Middle Harbour River Monster

Since the Covid restrictions and working from home I’ve been doing a lot more running on the local trails. While running down by Middle Harbour river in the winter months some days the water boils and churns like there’s something very large thrashing about down there! It’s happened on many occasions but it’s only been once or twice that it’s been close enough to get a decent look at. The thrashing covers a patch of water approximately 3×3 meters and is usually close to the shore. It can stop and start over a period of a few minutes, each time lasts between 5 and 20 seconds.

Could it be this? ( Photo by Jimmy Jim Jim Shabadoo flickr.com )
Or maybe this! ( Photo by Greg Chiasson flickr.com )

I’ve still not been able to catch a glimpse of what is causing it but seeing the splashes from closer up it looks like it’s a school of large to medium fish rather than one large thing.

These are the only photos I’ve been able to get. They are taken from a long distance away. Now that it’s summer it’s stopped. I’ll try to get some better pictures next Winter

Mystery creature(s) thrashing about in the river. It only happens in the winter months
This is the closest photo I’ve been able to get. I’ve seen it closer but still not able to tell what is causing this

Channel-billed Cuckoo

Scythrops novaehollandiae

Even though the Channel-billed Cuckoo only visits northern and eastern Australia from around August to March I’m surprised not to have taken note of it earlier. It’s a distinctive looking bird, quite large with a huge beak and red eyes. In flight it looks sleek and almost hawk like. The other birds don’t take a liking to it ( and for good reason! ) and can be seen chasing and harassing it.

Channel-billed Cuckoo sitting in a tree in the front yard. Wouldn’t want to get pecked by that!

As well as their distinctive appearance Channel-billed Cuckoos have an unmistakable screeching call. Commonly heard in the early morning and evening they sometimes go off in the middle of the night, I’ve been woken a few times.

Channel-billed Cuckoos are brood parasites which means they lay their eggs in the ready made nests of other birds. The Cuckoos don’t hang around and leave it up to the host parents to feed and raise their young along with their own chicks. Sadly for the host family the strength and aggressiveness of the Cuckoo means that the host young are out competed for food and most often do not survive. No wonder the local birds don’t take a liking to them!

They are large birds with a wingspan of up to a meter. You start to get an idea of their size when they spread their wings

I’d like to get a photo of one in flight, I’ll post an update if I do.

Sources and further info

Water Gum

Tristaniopsis laurina

“A small spreading tree usually 4-10m high with handsome foliage and distinctive pale bare sheeny bark” NPOS p. 371

The water gum is a common tree found on the east coat of Australia from the Brisbane River in Queensland through NSW down to Gippsland region of Victoria. It flowers in summer with groups of small yellow flowers with 5 rounded petals.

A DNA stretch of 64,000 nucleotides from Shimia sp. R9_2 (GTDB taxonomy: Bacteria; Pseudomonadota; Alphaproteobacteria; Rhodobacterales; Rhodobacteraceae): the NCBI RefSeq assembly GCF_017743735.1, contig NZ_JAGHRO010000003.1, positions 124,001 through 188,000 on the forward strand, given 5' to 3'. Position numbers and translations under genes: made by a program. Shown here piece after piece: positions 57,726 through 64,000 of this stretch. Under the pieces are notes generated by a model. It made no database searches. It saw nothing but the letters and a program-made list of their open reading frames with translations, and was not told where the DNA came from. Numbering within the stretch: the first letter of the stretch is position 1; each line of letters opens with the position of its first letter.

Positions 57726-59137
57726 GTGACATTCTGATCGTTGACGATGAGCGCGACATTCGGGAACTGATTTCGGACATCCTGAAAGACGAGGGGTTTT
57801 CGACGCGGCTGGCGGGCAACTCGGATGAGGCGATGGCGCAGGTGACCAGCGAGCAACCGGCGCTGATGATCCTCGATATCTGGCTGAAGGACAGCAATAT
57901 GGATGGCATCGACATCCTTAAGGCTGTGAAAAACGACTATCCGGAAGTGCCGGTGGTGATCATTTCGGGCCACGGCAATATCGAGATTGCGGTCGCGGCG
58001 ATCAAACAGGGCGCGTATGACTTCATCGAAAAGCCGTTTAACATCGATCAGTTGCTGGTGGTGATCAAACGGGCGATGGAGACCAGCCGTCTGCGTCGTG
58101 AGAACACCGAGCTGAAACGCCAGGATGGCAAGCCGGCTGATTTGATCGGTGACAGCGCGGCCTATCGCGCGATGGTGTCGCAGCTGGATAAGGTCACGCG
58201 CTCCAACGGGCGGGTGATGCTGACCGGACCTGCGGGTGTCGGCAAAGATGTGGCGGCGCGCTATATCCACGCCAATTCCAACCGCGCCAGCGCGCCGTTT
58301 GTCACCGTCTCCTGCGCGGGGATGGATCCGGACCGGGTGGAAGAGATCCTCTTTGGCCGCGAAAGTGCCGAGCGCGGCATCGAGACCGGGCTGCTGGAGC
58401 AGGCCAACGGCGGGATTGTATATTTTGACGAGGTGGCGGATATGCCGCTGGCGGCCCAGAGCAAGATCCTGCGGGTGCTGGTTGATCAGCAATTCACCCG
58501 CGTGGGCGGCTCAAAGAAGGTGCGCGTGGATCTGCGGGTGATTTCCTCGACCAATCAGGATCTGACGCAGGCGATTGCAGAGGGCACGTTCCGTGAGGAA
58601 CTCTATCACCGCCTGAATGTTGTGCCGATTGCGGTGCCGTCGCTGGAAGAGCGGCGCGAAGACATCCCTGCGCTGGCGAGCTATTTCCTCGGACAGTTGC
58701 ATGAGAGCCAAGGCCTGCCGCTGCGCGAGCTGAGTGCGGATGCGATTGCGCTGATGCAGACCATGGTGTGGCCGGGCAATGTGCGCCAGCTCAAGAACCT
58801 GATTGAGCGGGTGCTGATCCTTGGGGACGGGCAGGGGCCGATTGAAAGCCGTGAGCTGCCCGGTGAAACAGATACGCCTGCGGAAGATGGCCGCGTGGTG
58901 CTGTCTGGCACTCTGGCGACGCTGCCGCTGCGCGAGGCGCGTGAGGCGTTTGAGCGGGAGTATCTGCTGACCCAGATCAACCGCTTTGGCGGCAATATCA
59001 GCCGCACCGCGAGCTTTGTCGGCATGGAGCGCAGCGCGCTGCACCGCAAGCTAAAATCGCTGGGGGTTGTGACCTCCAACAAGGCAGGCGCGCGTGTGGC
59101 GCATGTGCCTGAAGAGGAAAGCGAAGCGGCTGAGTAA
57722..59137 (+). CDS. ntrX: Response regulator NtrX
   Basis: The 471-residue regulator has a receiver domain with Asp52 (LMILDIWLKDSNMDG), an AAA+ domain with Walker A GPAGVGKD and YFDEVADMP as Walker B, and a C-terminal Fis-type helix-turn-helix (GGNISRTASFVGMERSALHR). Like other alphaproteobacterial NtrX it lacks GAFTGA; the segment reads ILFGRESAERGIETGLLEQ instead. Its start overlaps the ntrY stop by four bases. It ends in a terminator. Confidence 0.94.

Flowering Water Gum in the wet. Flowers are said to have a strong smell but my nose couldn’t detect much

The water gum is also a common street plant in Sydney and indeed we have one growing out on our nature strip! I confirmed on old Google street view images that it was there 11 years ago when we moved in. It’s a very slow grower and today it’s not much taller than it was back then. The photos are from one of several in the front yard, I didn’t pay attention when we moved in but I think they’ve been there all along as well. The ones in the garden look like they’re self seeded along with most of our garden plants. The yellow flowers are said to have a strong distinctive smell but when I took a whiff up close there was only the slight hint of a pleasant lemony floral aroma.

A self seeded water gum in our yard. There’s a few of them that are slowly growing bigger
Sources and further reading

Climate update

I’ve recently updated the Sydney temperature, sea level and rainfall pages to include the latest data available from the BOM. In case you’ve not seen these before a quick explanation:

The BOM provides long term weather observations for the Observatory Hill weather station going back as far as 1859. It’s an amazing resource, when graphed over time you start to see some cool trends emerge. I’ve set it up so you can graph the raw observations or select to see moving averages from 6 months up to 30 years. For the shorter time periods the observations can be all over the place, even the 10 year averages fluctuate up and down but selecting the 30 year averages show clear trends. Except for rainfall! In Sydney at least it’s all over the place with no clear trend over the last 160 years, there are 10yr or so patterns that i think correspond to El Nino and La Nina events.

Anyway, go check them out

Sydney Temperature

Sydney Sea Level

Sydney Rainfall